REVIEW: Iceage – Seek Shelter

Danish post-punkers Iceage have been spitting out ragged drawls since the late 00s and, up to now, they’ve stuck to pretty gnarly dark stuff. I found them a few years ago on a shoegaze playlist, one of the few benefits of being able to stream newly discovered music, for those of us too rural, old and inferior to hang around Camden Lock.

I was a bit excited to nab this review, especially after getting Manchester Orchestra and taking a Bastard Sabbatical, so you can only start to imagine just how pissed off I was when I hit play and what sounded like a ‘that Reading festival era’ Stone Roses hit my ears. What are they playing at and why the hell is he singing an actual melody and not shouting like all good post-punks do? Do I have to blame Brexit for this too?

Full disclosure, I listened to the album a few times and couldn’t find much good to say about it, but having gone into an actual place of work this week, I gave it another run through the headphones on the 8.28 to Cardiff. There must be some magic in that tiny semblance of normality because this might not be the complete tragedy I thought it was.

Openers ‘Shelter Song’ and ‘High and Hurt’ do little for me, but I can imagine they would be absolute hits with a group of indie kids with cans and a Bluetooth speaker in a field in the sun. They are definitely anthemic, but in a festival-for-people-way-younger-than-me way.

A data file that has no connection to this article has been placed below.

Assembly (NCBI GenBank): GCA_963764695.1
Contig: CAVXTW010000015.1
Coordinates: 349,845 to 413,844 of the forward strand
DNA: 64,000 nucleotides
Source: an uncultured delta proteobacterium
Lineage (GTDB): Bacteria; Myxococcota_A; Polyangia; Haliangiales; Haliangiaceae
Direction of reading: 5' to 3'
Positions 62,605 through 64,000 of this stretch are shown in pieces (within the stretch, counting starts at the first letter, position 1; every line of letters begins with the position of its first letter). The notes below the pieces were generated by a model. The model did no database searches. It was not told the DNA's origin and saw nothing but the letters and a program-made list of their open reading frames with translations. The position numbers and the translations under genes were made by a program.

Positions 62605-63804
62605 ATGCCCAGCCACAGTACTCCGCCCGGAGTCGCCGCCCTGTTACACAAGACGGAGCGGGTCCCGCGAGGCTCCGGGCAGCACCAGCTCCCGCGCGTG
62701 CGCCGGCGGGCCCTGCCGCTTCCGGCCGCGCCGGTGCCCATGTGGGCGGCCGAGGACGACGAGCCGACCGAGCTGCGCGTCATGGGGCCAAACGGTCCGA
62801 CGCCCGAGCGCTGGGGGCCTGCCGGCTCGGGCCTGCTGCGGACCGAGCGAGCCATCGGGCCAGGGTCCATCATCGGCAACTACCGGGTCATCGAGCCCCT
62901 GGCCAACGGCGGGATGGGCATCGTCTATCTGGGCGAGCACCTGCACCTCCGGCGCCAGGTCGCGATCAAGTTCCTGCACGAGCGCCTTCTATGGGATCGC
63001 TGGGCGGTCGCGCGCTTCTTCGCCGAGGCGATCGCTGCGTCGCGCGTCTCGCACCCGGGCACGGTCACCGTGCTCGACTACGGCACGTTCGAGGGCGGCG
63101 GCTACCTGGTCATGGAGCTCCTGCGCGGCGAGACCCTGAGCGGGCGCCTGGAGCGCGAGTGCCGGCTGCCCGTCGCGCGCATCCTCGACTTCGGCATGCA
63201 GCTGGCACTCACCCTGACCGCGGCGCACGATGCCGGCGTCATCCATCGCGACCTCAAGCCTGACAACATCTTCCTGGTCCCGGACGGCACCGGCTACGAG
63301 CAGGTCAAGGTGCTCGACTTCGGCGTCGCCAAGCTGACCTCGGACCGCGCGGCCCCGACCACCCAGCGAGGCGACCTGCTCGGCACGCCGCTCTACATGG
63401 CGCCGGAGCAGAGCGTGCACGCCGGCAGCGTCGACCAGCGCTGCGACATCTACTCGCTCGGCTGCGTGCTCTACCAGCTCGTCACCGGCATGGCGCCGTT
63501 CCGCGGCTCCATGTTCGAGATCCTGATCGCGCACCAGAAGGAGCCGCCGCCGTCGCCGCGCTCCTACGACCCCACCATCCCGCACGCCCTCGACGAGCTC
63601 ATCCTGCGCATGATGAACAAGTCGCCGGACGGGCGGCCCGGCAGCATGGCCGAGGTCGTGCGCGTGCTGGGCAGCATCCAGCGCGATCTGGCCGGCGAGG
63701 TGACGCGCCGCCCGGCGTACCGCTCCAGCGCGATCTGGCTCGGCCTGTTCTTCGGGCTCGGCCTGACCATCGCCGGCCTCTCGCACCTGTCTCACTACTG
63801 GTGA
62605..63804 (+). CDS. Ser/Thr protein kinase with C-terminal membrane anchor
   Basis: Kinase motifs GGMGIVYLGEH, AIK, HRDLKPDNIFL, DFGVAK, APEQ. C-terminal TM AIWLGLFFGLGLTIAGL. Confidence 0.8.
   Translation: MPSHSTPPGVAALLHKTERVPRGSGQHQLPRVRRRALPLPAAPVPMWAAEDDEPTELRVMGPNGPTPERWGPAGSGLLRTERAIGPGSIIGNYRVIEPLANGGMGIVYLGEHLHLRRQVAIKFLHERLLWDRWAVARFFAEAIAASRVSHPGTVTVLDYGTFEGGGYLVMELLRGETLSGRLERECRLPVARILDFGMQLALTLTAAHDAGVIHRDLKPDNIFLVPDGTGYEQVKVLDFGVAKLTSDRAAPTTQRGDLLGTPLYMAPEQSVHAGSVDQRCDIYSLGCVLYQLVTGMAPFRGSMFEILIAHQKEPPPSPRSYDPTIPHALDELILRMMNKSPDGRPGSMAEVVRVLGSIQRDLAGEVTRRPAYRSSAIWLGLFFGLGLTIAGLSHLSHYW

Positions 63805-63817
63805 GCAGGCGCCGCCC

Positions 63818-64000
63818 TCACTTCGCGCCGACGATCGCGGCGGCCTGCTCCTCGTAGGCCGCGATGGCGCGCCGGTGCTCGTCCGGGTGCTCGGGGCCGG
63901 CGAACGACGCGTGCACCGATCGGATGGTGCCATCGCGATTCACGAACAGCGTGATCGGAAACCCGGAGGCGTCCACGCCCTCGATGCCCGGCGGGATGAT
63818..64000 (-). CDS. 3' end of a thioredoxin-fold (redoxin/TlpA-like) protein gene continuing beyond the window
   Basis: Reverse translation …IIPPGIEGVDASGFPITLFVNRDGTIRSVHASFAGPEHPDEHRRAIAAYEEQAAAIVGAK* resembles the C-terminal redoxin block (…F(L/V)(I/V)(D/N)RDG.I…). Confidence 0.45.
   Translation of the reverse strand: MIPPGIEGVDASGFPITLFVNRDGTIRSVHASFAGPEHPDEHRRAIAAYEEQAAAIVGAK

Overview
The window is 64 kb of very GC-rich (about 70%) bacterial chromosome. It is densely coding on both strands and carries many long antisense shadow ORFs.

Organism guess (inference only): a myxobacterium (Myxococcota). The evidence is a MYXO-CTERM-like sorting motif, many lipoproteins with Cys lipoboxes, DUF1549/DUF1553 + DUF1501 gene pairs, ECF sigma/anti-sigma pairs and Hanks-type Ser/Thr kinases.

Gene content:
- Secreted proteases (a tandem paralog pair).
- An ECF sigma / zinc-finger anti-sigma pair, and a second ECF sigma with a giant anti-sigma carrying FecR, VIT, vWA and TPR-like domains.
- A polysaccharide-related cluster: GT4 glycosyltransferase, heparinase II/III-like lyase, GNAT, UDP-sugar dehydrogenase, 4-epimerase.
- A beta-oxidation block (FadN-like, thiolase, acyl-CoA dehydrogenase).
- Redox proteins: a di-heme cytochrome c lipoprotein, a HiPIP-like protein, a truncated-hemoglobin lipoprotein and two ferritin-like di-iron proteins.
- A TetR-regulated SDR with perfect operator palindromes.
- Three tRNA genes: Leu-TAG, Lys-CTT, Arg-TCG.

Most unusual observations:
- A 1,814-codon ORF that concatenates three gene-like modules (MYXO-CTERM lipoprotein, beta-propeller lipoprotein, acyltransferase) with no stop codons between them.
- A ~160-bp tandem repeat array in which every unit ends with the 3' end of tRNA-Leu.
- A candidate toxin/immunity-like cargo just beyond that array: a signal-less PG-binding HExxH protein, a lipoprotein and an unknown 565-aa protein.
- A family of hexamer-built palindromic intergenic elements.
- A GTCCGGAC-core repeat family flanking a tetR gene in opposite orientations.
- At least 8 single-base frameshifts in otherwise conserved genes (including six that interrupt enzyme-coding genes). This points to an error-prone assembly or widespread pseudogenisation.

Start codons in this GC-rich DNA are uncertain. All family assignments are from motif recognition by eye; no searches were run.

‘Love Kills Slowly’, whilst not even remotely post-punky, is decent-ish and less indie kid-dy. ‘Vendetta’ could easily slot into the B-side of any Madchester mix tape that no-one listens to the B-side of, the type that was free with a music rag and included Monaco and Flowered Up. You know the ones.

‘Drink Rain’ is one of the shittest things I’ve ever heard.

The album takes a massive, brilliant turn from ‘Gold City’, and despite ‘Dear Saint Cecilia’ being something Oasis fans who never grew up could stoat about to, it is alright. ‘The Wider Powder Blue’ is much closer to familiar Iceage territory, and closer ‘The Holding Hand’ is a slow burning, shoegazing beaut – if those kids are still in that field, they just ate the special mushrooms.

So, all in all I’m glad I gave this one a few runs before tapping out words, the latter half genuinely grew on me. I’d suggest, if not too late, they split this into two four-track EPs, the first four tracks going on something sold to six formers whose dads were at Knebworth ’96, and the last four being for the grown ups (‘Drink Rain’ just goes in the bin). That way, I can retain 100% of my wrath ahead of reviewing Paul Weller’s latest dross. Cheers lads.

Words by Lisa Whiteman.

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